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Weak drug law changes ignore expert advice

Weak drug law changes ignore expert advice

Weak changes to the Misuse of Drugs Act will be easy to get around because the government is too compromised to make the necessary changes, Progressive Wigram MP Jim Anderton says.

Jim Anderton was the former minister in charge of drug policy who sent the issue to the Law Commission because the Misuse of Drugs Act is not coherent and effective in responding to the misuse of psychoactive drugs. (See preface to the Commission report; link below).

As the Commission says, problems include "the adequacy of the legislative framework to deal with new psychoactive substances."

Jim Anderton says Peter Dunne and the National Party had more than three months to get a law change ready after the Law Commission reported back this year.

"The Law Commission advised the Government to reverse the onus of proof so that sellers would have to prove their drugs are safe.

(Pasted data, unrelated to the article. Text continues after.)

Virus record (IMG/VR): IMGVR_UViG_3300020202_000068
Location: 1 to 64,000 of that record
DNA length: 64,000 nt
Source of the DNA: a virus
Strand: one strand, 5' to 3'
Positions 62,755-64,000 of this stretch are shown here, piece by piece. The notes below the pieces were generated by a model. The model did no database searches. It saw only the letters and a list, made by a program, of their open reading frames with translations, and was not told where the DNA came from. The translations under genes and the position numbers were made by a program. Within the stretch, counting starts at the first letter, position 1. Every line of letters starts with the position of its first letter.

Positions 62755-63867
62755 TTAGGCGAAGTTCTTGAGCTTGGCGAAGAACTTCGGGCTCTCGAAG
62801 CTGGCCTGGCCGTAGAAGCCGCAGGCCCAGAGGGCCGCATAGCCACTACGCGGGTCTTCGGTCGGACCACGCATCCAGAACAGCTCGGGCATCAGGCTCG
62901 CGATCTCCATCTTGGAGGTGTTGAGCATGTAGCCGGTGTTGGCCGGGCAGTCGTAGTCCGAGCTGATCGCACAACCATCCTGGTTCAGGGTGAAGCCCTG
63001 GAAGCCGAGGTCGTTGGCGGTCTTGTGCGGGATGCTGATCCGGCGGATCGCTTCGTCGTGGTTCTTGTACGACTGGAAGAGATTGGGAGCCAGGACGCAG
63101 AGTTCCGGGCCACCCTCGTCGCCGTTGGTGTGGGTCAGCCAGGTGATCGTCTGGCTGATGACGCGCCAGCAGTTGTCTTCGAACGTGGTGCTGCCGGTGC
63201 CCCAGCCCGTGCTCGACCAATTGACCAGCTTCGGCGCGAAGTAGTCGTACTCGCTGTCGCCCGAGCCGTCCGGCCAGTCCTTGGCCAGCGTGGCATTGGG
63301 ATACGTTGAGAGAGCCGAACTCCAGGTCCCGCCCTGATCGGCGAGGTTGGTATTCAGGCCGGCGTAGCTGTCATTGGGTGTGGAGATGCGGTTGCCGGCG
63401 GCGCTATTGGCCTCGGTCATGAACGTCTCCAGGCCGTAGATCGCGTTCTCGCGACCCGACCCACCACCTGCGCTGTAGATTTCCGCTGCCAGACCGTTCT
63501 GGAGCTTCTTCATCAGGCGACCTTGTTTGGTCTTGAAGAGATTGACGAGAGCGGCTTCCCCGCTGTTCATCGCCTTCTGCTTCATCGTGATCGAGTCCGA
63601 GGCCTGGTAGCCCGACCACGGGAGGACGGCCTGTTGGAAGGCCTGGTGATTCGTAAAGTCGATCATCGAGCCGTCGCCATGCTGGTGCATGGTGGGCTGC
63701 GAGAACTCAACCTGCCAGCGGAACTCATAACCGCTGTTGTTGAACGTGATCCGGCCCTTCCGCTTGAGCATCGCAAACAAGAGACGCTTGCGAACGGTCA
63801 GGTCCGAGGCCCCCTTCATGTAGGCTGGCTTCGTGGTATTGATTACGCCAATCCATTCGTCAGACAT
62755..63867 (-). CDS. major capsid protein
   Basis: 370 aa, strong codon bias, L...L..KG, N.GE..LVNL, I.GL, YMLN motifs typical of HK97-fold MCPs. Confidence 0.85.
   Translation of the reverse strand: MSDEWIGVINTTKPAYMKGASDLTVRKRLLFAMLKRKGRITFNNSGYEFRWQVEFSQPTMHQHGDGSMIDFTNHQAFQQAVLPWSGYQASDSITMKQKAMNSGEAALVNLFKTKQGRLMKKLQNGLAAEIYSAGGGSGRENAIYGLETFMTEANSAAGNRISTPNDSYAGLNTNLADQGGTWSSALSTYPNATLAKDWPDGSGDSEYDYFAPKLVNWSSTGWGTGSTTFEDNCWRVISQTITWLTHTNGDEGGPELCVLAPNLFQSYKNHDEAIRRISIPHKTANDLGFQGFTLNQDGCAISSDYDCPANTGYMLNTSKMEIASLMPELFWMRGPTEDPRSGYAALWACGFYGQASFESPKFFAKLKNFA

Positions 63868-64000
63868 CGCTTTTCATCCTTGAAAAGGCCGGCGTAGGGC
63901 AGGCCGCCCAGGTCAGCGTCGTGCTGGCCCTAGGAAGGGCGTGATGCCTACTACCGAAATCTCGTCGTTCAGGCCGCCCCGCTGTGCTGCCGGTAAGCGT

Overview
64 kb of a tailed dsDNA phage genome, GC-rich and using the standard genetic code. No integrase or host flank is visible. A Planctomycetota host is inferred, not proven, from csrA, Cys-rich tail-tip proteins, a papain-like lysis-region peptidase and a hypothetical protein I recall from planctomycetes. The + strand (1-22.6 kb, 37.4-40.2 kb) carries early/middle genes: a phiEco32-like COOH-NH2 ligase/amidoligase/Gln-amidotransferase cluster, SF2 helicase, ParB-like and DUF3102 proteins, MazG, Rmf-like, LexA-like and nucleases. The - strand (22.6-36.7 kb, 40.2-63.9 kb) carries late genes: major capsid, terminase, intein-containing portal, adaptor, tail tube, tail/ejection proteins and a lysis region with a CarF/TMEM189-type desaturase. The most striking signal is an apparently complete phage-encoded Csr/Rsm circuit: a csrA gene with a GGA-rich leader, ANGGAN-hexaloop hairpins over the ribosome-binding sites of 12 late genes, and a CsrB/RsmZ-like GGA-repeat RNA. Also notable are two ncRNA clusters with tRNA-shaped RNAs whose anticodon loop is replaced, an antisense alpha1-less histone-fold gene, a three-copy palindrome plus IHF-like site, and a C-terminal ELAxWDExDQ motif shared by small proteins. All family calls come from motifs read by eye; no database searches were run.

"Because the government hasn't reversed the onus of proof, the new law will be skirted by manufacturers. They will simply withdraw their drugs, slightly change the chemical composition, and put their products back on the market.

"The Government has failed to do what the Law Commission advised them to do. It has had plenty of time."

Jim Anderton is sceptical of the Government's sincerity on this issue.

"Peter Dunne has a bad record of demonizing any attempt to control socially harmful substances He called laws to prevent the sale of tobacco to underage children as ‘fascist’, smoke free bar legislation 'extremism' and said spending money on tobacco control was ‘a scandalous waste of money in pursuit of some health zealots’ beady eyed political correctness.’

"Now the Government is doing less than the bare minimum after stalling for time on psychoactive substances.

"Foot-dragging is not a surprise when the Government sees social harm as an issue of extremist zealotry," Jim Anderton said.


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